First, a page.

Wembley Stadiums giant Arch will be lit up on 21st October in honour of this years Diwali celebrations - the Hindu and Sikh Festival of Light.
The idea to illuminate the iconic Wembley Arch came from the stadiums architect Lord Foster and Multiplex Andrew Roberts and was backed by stadium owner Wembley National Stadium Limited and Brent Council. The dramatic 133-metre-high arch soars above the stadium, and is visible from vantage points across London. Already a national symbol and a familiar landmark on the citys skyline, the stadium is a neighbour to Londons largest Hindu community, and the festival is traditionally marked by local celebrations. Every year, thousands of people light lanterns and fireworks that symbolise hope and the victory of good over evil. As a sign of appreciation to the local community as well as a wider message of optimism to the nation, the illumination of the arch will knit this great national symbol to the Hindu and Sikh communities of Wembley, the Capital and the UK.
Notes to editors:
Wembley National Stadium Limited (WNSL) is the company that is redeveloping Wembley Stadium as the world's leading sport and music venue. Offering 90,000 fans unrivalled views of the action in state-of-the-art facilities while generating an unbeatable atmosphere, WNSL will set new standards for supporters and performers alike.
A subsidiary of The Football Association, profits generated by WNSL will provide an important revenue stream for The FA to reinvest in football at every level.
Wembley Stadium, designed by Foster + Partners and HOK Sport and built by Multiplex Construction (UK) Ltd
Originally built for the British Empire Exhibition of 1924, and in turn the site of the Olympic Games in 1948 and the football World Cup Final in 1966, the old Wembley Stadium was the most important sports and entertainment venue in Britain. The design of the new stadium builds upon the heritage of the old to provide future generations of sports and music fans with a venue equipped for the twenty-first century. At almost four times the height of the original, covering twice the area, and with 90,000 seats, the new Wembley Stadium will be the largest covered football stadium in the world.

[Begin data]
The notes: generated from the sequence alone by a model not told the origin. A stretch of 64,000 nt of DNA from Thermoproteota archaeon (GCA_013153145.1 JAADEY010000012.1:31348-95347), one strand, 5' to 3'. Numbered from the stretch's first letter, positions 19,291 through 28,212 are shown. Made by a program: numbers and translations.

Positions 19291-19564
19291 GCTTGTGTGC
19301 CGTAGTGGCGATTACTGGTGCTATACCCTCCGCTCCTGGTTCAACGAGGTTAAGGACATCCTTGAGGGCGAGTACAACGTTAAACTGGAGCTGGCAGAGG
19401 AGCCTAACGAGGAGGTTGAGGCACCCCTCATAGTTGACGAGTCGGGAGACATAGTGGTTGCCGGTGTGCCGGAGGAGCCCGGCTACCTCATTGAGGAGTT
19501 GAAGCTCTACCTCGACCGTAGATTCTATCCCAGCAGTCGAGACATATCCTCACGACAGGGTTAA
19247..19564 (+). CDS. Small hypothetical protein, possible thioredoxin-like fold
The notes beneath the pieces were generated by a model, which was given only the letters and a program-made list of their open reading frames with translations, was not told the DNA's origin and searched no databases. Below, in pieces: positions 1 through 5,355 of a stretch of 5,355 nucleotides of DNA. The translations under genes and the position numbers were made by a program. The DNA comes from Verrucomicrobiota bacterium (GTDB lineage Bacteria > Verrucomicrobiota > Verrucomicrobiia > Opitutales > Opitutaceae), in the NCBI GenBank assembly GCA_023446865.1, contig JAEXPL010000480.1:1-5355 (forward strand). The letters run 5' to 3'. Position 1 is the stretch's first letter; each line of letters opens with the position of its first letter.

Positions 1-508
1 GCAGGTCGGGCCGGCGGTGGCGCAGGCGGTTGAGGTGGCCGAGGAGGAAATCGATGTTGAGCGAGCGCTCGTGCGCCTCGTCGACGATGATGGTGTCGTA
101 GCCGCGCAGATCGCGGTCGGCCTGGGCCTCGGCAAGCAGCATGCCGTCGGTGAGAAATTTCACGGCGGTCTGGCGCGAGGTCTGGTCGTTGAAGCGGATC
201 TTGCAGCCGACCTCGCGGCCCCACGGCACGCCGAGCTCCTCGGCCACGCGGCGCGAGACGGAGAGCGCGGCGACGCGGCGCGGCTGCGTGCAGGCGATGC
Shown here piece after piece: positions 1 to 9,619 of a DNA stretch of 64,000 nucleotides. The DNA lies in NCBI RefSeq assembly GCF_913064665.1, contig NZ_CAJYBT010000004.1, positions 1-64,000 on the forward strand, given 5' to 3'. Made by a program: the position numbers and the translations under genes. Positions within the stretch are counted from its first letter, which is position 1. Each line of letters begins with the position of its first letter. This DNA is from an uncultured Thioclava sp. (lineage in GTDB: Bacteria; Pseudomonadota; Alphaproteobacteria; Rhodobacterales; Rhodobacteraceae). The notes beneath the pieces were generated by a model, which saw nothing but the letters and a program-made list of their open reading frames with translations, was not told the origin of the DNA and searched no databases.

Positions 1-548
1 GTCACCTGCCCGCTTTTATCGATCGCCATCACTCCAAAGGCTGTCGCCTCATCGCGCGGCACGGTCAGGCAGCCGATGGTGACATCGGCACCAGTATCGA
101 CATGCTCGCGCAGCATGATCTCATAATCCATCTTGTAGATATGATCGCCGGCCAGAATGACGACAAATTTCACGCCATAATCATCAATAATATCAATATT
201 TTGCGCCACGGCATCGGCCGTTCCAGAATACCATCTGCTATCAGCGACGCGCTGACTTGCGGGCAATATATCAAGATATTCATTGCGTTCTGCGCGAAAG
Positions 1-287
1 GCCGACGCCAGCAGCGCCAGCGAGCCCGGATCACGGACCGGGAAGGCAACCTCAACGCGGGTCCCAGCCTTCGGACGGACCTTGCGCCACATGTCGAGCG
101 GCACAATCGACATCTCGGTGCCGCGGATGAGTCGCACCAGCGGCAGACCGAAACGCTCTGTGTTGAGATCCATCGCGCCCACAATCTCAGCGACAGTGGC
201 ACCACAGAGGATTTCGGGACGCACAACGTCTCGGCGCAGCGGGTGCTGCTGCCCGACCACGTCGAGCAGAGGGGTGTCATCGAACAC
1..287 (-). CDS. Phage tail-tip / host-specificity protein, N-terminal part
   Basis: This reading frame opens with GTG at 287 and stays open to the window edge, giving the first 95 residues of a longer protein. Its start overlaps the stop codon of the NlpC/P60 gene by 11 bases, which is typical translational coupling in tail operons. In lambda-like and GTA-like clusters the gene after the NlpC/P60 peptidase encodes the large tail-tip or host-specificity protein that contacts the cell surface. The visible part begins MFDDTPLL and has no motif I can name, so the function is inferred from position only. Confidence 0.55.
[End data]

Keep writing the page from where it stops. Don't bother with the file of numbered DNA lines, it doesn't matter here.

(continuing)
The key feature of the new stadium is its partly retractable roof. When open it will ensure that the turf gets sufficient daylight and ventilation to maintain perfect condition. During major events the roof will close to provide cover for all 90,000 seats, whilst leaving the area of play open to the elements. The roof is supported structurally by a spectacular 133-metre-high arch that soars over the stadium, providing an iconic replacement for the old buildings landmark twin towers. Dramatically illuminated at night, the arch will be visible from vantage points across London. Under this arch, facilities are designed to maximise spectator comfort and enjoyment. The stadiums geometry and its steeply raked seating tiers ensure that everyone has an unobstructed view; seats are larger than the old ones, with more leg-room; the highest tiers are easily accessed via escalators; and a new concourse wrapping around the building allows easy circulation and provides seated catering for up to 10,000 spectators at any one time.
To create an intimate atmosphere during football and rugby games, the stadium has been designed with seats as close to the pitch as possible. Furthermore, the versatile design of the new Stadium also allows the venue to be easily configured to stage major music and entertainment events. The higher roofline of the new stadium and a new purpose-built sound system will all reduce the amount of noise 'spillage' from the stadium. This together with state-of-the-art acoustic design of the Stadium will ensure the legendary Wembley atmosphere will be even better.
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